Intel's Core i7-3970X Extreme Edition hits the UK

November 15, 2012 | 11:11

Tags: #core-i7 #core-i7-extreme-edition #lga2011 #motherboard #sandy-bridge #tdp

Companies: #intel

Intel has kept to its promise of a mid-November launch date for its latest 'Extreme' enthusiast chip, revealing details of the Core i7-3970X processor which it hopes will be tempting those with money to burn.

Sitting in the Intel Core i7 Extreme Edition family of LGA2011 chips, the Core i7-3970X - officially launched earlier this week, bang on schedule - boasts six cores running at 3.5GHz with a Turbo Boost speed of 4GHz. The 64-bit chip features Hyper Threading for executing up to 12 simultaneous threads, packs 15MB of L3 cache alongside 256KB of L2 cache and 32KB each of instruction and data caches for each processor module.

As an Extreme Edition, the chip boasts an unlocked clock multiplier, allowing those who don't mind risking a processor that costs more than most people's entire computers to easily overclock the chip from its stock 35x setting. Those doing so, however, would be advised to watch its temperature: the hex-core chip features an eye-watering 150W thermal design profile (TDP,) making it one of the hottest-running Intel chips on the market today.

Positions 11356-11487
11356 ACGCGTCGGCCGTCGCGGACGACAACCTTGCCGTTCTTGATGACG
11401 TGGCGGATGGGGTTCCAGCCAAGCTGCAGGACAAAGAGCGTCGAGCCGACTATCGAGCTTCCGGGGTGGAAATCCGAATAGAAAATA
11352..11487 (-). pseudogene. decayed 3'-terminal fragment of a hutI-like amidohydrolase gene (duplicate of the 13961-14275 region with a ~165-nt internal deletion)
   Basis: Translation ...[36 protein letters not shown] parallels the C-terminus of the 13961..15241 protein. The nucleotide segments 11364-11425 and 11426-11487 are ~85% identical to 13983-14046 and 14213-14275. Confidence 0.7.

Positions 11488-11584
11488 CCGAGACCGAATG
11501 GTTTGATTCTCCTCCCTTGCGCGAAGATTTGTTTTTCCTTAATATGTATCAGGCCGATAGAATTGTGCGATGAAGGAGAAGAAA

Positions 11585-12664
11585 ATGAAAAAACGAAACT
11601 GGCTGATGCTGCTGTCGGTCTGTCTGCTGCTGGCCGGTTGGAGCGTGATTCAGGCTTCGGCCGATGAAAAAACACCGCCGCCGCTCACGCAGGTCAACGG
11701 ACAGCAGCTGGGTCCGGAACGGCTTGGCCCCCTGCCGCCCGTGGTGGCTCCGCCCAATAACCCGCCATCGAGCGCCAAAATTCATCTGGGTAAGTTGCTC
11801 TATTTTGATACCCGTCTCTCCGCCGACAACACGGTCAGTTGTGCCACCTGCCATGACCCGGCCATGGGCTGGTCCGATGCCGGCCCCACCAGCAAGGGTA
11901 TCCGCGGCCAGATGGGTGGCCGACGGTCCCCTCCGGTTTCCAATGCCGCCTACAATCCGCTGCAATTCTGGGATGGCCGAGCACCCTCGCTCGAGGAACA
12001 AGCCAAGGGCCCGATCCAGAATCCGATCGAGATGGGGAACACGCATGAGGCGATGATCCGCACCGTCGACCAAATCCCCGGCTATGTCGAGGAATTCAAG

Internally, the architecture of the Core i7-3970X may come as a disappointment: rather than the latest Ivy Bridge design, the chip is based on the previous-generation Sandy Bridge platform. As a result, it's lacking some of the performance improvements enjoyed by Ivy Bridge parts, and its 32nm processor size may be contributing to its impressive heat output.

Nevertheless, Intel is positioning the chip as an upgrade for those running the Core i7-3960X chip, offering 200MHz faster stock clock and 100MHz faster Turbo Boost speed, but at a cost of 20W extra on the TDP.

The chip also comes with a new motherboard platform, the Intel Extreme Series Desktop Board DX79SR. Codenamed 'Stormville,' the board includes room for eight memory modules for up to 64GB of system RAM, three PCI Express 3.0 x16 slots with support for Nvidia's SLI and AMD's CrossFireX technology, and various features designed to appeal to overclockers.

With the chips now available in the channel, retail pricing is confirmed at the £800-£830 mark depending on your chosen supplier, with the Stormville board coming in at around £230-£250.
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